Elevated pulse pressure is associated with cardiovascular disorders and mortality in various populations. The genetic influence on pulse pressure has been confirmed by heritability estimates using related individuals. Recently, efforts have been made in mapping genes that are linked to the phenotype. We report results on our heritability and linkage study conducted on the Chinese population in mainland China where cardiovascular and cerebrovascular diseases are becoming the leading cause of death. A total of 630 pairs of middle-aged Chinese twins were collected for heritability analysis, from which 63 dizygotic twin pairs were randomly selected for genome-wide linkage analysis using Affymetrix 6.0 SNP array. Regression analysis reconfirmed the significant effects of age, sex, and BMI on pulse pressure. Comparison of twin models suggested the parsimonious AE model as the best model with a heritability estimate of 0.45. Genome-wide non-parametric linkage analysis identified three significant linkage peaks on chromosome 11 (lod score 4.06 at 30.5 cM), chromosome 12 (lod score 3.97 at 100.7 cM), and chromosome 18 (lod score 4.01 at 70.7 cM) with the last two peaks closely overlapping with linkage peaks reported by two American studies. In addition, multiple regions with suggestive linkage were identified with many of them overlapping with published linkage regions. Our results provide both epidemiological and molecular genetic evidence for the genetic dissection of pulse pressure in the Chinese population, which could help in fine mapping and in characterizing genes that are involved in the regulation of pulse pressure.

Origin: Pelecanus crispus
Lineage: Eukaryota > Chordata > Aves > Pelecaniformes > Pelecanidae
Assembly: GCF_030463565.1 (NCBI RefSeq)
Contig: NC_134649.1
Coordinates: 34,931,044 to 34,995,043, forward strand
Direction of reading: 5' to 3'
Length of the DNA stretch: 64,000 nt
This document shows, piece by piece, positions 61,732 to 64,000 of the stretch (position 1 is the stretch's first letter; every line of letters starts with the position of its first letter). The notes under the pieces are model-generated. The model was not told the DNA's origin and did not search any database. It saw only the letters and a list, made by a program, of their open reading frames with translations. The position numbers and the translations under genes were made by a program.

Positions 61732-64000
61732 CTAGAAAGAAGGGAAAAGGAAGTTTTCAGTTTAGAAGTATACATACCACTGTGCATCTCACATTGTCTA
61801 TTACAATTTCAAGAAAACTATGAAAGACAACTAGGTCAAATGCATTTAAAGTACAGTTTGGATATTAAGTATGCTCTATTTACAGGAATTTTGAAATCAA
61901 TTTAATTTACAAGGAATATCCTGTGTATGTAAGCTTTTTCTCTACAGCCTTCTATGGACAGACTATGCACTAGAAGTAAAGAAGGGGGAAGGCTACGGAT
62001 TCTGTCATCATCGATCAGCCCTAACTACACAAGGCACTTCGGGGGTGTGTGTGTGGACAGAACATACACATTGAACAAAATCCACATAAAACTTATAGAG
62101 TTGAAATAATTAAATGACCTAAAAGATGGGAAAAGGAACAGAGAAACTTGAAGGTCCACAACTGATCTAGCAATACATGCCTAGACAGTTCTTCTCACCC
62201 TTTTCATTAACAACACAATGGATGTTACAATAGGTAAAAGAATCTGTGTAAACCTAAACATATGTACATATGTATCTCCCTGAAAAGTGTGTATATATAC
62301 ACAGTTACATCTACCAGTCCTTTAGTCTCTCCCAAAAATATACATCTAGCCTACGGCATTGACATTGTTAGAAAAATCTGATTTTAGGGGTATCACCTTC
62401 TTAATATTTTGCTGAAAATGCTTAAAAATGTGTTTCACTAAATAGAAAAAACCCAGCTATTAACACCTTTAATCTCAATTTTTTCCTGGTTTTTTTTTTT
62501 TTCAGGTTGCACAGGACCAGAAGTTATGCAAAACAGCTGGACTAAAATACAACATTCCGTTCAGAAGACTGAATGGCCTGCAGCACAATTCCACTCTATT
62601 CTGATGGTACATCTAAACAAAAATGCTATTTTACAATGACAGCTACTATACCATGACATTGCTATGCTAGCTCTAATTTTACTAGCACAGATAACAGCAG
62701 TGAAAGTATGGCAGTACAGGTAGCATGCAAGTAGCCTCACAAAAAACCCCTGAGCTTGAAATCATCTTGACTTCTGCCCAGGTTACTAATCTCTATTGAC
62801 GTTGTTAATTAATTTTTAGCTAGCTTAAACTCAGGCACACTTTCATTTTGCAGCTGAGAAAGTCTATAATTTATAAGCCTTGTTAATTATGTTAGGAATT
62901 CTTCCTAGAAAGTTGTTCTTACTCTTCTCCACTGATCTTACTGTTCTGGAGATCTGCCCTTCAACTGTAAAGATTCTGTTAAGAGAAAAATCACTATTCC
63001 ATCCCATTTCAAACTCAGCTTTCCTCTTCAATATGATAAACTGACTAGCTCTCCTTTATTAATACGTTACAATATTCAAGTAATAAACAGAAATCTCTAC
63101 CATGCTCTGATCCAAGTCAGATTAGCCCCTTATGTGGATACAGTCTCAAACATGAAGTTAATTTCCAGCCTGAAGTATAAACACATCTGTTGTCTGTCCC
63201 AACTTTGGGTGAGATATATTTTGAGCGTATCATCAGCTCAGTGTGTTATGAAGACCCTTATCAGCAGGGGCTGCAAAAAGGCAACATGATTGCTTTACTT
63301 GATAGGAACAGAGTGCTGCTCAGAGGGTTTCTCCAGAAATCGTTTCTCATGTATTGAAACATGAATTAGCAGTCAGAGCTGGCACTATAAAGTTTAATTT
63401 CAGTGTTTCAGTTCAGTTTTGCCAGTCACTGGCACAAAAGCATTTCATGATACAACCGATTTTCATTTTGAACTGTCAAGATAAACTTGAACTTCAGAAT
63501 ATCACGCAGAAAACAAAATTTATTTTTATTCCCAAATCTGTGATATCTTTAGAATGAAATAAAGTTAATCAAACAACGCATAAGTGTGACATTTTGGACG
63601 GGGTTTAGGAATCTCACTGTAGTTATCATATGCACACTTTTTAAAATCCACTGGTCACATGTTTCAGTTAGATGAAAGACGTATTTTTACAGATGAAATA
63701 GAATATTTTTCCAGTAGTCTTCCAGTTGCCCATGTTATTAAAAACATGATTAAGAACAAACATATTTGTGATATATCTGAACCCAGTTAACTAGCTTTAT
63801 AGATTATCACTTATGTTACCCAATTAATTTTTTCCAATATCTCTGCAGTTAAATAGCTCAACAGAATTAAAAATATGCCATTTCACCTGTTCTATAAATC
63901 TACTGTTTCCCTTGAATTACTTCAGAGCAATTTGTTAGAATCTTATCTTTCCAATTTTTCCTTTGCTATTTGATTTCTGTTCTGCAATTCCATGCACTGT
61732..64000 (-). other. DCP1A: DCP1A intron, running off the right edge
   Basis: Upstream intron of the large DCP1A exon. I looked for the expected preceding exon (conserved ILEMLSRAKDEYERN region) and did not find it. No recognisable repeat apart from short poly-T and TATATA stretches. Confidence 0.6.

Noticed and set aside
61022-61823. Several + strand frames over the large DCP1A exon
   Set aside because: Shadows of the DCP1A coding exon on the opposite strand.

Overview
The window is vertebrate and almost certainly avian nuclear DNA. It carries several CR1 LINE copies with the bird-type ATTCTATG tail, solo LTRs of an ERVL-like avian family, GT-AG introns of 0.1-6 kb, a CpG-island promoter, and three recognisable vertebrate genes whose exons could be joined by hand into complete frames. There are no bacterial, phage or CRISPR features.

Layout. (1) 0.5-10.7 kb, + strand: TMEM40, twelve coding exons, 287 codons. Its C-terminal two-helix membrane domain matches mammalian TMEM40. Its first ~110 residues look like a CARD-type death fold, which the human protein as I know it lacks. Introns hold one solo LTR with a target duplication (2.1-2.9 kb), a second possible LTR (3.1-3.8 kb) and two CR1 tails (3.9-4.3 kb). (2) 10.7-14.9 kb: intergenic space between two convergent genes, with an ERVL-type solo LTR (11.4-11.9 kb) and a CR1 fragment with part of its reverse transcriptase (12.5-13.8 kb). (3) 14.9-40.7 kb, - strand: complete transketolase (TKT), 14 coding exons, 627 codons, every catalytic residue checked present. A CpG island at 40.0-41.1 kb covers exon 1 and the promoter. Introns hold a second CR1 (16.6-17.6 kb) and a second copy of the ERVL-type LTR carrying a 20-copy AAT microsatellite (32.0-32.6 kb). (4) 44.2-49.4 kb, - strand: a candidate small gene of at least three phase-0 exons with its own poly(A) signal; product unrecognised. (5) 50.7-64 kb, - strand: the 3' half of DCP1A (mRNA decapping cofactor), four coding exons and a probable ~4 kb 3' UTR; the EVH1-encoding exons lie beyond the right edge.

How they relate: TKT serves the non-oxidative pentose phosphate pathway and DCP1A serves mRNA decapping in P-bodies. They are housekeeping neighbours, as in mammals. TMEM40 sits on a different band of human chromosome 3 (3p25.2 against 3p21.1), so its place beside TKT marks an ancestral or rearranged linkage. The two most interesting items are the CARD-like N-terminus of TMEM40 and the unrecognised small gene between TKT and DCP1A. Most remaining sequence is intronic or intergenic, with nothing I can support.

Pulse pressure (PP) measures the change in blood pressure during a contraction of the heart. Elevated pulse pressure has been associated with cardiovascular disorders and mortality (Dart & Kingwell, 2001). Several anthropometric factors have been shown to affect PP; for example, aging results in increased stiffness and loss of elasticity in the aorta and major artery leading to increased PP (Franklin et al., 1997), body-size (thus gender) affects PP through altering magnitude and timing of wave reflection (London et al., 1995; Smulyan et al., 1998), and recently age and gender effects have been shown to be cross-cultural (Skurnick et al., 2010).

Besides anthropometric factors, genetic epidemiology studies using family and twin data have provided verifiable evidence for a low to modest genetic contribution in pulse pressure with heritability estimates ranging from 0.13 using twins in the UK (Snieder et al., 2000), 0.21 (Pilia et al., 2006) and 0.24 (van Rijn et al., 2007) in European pedigrees, to 0.35 and 0.54 in American Caucasian (Mitchell et al., 2005) and African families (Bochud et al., 2005). These results indicate that, similar to all other complex traits, the etiology of PP is complicated involving both genetic and environmental dissections (Turner & Boerwinkle, 2003).